The engagement period in your relationship is one of the most exciting times in your life–and one of the longest waits you’ll ever experience. You’re anticipating a beautiful wedding, a romantic honeymoon, and seeing all the dreams you’ve created together finally come to life.
You feel like you’ve finally found “the one”…until a pastor, family member, friend, or counselor speaks out against your relationship. You’re thrown for a loop! What’s going on?
It’s very upsetting to hear someone you respect say that you shouldn’t get married yet. Most likely, your first response was emotional. But if you’re facing this situation right now, we encourage you to step back for a moment and look objectively at your relationship as you move forward.
1. Consider the Source and Motivation
If your pastor or counselor has taken a stance against the two of you getting married, they’ve done so for serious reasons. Most of the time, church leaders and counselors don’t approach these issues flippantly. Chances are, they see their fair share of couples coming to their offices for counseling every year.
Because your counselor most likely has extensive experience working with engaged couples, it’s important to ask yourselves if there’s something about your relationship you need to examine. And it’s worth taking a pause for long enough to find out.
Here are a few questions to consider as you sort things out:
- Are both of you mature, healthy individuals?
- Are you (and your intended) really ready for marriage?
- Is your relationship mature, or has it been stormy?
- Are there any signs of abuse in your relationship?
If you’ve cleared these questions and can’t reconcile them with your counselor’s feedback, you can always consult someone else. Which brings us to…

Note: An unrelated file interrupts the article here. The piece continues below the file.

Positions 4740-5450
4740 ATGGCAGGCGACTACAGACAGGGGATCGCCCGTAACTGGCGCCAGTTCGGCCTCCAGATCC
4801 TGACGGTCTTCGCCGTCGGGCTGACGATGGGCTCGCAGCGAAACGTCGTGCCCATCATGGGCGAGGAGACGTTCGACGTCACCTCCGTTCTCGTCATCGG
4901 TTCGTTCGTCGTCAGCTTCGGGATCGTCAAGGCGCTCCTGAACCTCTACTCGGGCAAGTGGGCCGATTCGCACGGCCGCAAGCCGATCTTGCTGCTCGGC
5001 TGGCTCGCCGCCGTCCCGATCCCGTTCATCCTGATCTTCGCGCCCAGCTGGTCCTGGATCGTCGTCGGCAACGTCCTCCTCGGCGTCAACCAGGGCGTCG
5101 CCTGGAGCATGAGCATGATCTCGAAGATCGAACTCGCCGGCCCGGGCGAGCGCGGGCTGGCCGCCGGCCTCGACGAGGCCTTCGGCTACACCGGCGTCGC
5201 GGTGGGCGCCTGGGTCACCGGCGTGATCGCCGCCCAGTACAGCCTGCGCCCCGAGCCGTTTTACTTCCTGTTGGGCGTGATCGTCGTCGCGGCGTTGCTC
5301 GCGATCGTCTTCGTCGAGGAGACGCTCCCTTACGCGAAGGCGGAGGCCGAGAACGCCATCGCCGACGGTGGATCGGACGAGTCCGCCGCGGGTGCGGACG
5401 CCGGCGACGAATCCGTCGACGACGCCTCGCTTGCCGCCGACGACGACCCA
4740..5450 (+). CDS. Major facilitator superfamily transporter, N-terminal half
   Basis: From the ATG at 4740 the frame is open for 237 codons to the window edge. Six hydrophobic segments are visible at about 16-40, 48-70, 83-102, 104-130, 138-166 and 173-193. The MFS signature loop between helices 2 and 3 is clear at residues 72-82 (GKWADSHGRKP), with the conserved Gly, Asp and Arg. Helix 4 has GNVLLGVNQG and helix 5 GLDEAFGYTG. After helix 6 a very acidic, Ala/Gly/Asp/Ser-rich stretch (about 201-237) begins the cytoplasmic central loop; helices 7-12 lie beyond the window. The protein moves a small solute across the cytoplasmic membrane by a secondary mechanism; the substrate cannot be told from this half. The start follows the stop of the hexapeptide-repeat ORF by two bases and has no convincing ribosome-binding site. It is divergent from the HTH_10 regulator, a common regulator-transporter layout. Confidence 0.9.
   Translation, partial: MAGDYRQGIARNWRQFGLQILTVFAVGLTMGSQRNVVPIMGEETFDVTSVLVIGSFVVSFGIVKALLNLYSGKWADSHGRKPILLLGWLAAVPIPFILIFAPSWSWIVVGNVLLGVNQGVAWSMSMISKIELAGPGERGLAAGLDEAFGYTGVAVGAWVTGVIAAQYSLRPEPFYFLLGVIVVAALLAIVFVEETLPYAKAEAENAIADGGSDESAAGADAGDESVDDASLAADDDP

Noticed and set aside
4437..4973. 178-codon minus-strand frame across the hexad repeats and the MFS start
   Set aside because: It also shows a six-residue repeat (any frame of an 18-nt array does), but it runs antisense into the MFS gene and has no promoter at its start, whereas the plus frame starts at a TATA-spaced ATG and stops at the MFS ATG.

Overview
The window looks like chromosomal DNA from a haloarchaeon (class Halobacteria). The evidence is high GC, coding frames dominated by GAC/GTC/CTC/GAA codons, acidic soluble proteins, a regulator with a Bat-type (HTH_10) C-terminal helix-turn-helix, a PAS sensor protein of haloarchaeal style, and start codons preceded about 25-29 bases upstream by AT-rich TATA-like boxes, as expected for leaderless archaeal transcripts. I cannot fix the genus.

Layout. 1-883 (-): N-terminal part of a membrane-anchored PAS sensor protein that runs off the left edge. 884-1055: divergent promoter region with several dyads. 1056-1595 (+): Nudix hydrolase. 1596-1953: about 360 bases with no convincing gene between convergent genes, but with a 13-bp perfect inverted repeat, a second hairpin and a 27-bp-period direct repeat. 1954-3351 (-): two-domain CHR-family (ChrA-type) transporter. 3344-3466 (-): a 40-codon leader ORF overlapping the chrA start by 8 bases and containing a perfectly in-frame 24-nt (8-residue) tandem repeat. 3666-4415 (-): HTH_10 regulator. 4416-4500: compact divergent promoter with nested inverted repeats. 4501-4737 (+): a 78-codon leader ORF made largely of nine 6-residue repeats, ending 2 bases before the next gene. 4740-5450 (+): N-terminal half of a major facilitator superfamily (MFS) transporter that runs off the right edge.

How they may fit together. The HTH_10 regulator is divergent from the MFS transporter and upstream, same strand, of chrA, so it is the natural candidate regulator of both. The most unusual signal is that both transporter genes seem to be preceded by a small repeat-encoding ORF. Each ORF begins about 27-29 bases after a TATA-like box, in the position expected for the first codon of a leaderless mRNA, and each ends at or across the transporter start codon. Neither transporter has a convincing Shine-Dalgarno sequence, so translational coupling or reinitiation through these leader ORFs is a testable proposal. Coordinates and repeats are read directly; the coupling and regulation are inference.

2. Talk to Family & Friends
If you’ve asked yourself the above questions and still feel like your counselor may have missed the mark, you and your fiance might want to consult trusted family members or friends. Share your counselor’s feedback, and see what they have to say about your relationship.
You may find that your family and/or friends have a different perspective on your relationship, or you may get similar answers. If their feedback aligns with your counselor’s and they think you should wait to get married–or they aren’t in support of your relationship at all–it’s important to proceed with caution.
3. Take an Objective Assessment Together
Sometimes, it can help to work with a collection of objective data to inform yourselves on how to proceed in your relationship. An assessment like SYMBIS is a great way to gather this data. You’ll go over your results together with a facilitator in your area, but you’ll have the added reassurance of knowing that your test results came entirely from the two of you
It’s scary and upsetting when you’re in love and planning to marry the person you want to spend the rest of your life with…only to be told you shouldn’t get married yet (or at all, as the case may be). When you’re in love, you’re blind; when someone tells you that you shouldn’t get married, you feel defiant and even more devoted to your intended. Every situation is different, but remember, the most likely scenario is that the person who provided this feedback cares deeply about you, and wants the best for your life and marriage.
We encourage you to take a deep breath, slow down, and explore this feedback as you move forward. As much as you may want to throw all caution to the wind and defy the advice you’ve received, it’s important to take heed. Make sure all the red flags are resolved before moving forward. We haven’t met a couple yet who wasn’t thankful for that extra time to truly prepare for a successful and healthy marriage.
Did a counselor or pastor tell you that you shouldn’t marry the person you were engaged to? What happened? Did you resolve the issues and move on to a happy marriage? We’d love to hear your stories in the comments section.